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Academies - Opposition grows


The Goverment isn’t having everything its own way. A report presented to Dudley Council’s cabinet on Wednesday 18 March recommended that the authority does not proceed with the provision of two new academies in the borough.

At the end of February, Sheffield council decided to “actively discourage” schools from becoming academies. Councillor Andrew Sangar said: "… local authorities should have a key role in being accountable for education in the local area … Sometimes local schools see the academy route as the only way to get the investment that they need. So although we will be actively discouraging schools going for academy status, our policy of carrying out a ballot with local parents on any academy proposal remains."

Back in 2000 the government launched the academies project claiming that the aim was to drive up standards by replacing “failing” schools by independent schools run by private sponsors – but funded by taxpayers (typically about £25 million) – outside of any local authority control. There have been a number of changes since the project’s inception not least the waiving of the £2 million upfront sponsorship payment – the government now accepts “payment in kind” instead.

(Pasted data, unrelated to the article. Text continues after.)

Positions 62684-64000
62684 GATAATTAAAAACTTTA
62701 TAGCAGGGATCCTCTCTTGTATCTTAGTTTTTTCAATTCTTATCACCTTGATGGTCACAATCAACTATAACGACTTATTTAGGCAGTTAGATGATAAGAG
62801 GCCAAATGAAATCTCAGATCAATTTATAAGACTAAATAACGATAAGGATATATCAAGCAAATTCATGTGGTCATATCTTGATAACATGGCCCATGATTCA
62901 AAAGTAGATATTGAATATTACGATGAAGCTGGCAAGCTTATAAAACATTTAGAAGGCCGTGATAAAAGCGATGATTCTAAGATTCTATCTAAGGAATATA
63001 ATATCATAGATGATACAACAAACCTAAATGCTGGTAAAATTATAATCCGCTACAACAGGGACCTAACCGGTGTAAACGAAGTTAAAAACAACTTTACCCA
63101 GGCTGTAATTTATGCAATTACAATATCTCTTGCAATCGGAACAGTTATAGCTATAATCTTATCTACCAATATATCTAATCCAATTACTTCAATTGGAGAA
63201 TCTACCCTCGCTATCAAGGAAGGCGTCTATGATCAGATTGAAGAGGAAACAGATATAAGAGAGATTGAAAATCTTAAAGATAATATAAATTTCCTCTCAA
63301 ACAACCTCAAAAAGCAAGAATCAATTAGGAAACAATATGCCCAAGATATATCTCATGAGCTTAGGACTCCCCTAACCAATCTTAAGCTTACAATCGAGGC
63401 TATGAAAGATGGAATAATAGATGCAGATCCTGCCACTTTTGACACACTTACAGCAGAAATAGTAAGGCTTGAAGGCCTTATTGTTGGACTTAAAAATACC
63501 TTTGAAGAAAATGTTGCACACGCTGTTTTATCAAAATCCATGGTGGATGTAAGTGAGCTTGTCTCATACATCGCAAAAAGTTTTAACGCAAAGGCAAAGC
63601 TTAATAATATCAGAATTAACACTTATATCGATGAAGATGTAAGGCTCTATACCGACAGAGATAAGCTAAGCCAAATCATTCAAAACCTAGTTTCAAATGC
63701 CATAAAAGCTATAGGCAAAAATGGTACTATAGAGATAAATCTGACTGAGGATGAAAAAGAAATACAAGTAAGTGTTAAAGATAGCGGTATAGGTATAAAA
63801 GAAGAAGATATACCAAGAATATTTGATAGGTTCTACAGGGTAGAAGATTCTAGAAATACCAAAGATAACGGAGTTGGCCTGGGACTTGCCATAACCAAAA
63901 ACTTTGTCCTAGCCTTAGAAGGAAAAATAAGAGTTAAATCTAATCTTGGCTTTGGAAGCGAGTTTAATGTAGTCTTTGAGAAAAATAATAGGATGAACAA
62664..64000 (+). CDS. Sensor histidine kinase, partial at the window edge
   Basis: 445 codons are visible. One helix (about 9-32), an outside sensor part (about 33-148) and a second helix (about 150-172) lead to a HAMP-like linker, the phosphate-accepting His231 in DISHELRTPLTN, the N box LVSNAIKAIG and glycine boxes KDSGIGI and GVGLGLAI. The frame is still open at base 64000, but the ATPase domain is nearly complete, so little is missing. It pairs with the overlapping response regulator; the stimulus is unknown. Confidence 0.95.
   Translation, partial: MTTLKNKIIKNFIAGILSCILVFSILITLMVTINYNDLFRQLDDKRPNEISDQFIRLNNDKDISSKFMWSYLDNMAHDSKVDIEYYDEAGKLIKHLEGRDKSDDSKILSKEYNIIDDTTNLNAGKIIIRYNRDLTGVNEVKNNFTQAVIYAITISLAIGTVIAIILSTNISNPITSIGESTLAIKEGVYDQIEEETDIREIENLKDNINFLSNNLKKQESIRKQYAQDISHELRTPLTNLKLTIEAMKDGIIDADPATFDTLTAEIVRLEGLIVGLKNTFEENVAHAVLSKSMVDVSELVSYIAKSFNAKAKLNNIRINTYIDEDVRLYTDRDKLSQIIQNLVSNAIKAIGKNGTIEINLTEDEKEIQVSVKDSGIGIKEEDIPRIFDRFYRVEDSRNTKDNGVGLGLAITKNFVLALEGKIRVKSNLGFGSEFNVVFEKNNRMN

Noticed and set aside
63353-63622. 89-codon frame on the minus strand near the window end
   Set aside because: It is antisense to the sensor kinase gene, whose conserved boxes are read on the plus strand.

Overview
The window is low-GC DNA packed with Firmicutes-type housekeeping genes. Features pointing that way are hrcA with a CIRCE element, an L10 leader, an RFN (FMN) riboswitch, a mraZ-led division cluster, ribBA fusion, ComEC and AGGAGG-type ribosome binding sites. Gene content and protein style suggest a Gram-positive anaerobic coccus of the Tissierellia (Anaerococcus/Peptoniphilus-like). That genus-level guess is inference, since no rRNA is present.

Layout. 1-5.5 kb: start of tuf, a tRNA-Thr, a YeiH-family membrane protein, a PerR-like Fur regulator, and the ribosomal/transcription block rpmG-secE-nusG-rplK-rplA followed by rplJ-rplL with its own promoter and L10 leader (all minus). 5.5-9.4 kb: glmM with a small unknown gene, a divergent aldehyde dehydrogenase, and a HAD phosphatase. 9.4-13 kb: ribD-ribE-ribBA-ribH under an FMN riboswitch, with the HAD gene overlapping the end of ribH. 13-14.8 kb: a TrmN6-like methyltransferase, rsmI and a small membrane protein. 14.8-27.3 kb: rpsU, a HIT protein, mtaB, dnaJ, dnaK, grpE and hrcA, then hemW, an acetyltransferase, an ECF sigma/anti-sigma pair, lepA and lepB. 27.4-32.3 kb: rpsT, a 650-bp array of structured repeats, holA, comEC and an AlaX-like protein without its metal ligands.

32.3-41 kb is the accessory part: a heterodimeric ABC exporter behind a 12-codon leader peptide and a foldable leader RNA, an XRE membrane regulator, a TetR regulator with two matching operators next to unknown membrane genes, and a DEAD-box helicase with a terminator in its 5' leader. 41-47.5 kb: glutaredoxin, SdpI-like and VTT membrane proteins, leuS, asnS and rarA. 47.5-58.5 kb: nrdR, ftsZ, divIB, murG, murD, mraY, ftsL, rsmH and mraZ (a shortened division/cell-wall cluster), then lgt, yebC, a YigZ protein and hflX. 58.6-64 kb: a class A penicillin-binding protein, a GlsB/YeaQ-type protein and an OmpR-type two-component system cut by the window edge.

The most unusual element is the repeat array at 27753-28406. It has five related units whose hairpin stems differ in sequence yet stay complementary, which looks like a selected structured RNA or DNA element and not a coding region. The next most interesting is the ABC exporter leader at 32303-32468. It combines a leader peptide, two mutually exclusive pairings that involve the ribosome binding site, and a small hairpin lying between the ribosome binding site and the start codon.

Under the Blair administration the original sponsors included many millionaires and city businessmen who won honours from the Prime Minister. Now it is religious groups, independent schools and universities who are the majority sponsors. Private schools include Wellington College, Dulwich College and Winchester.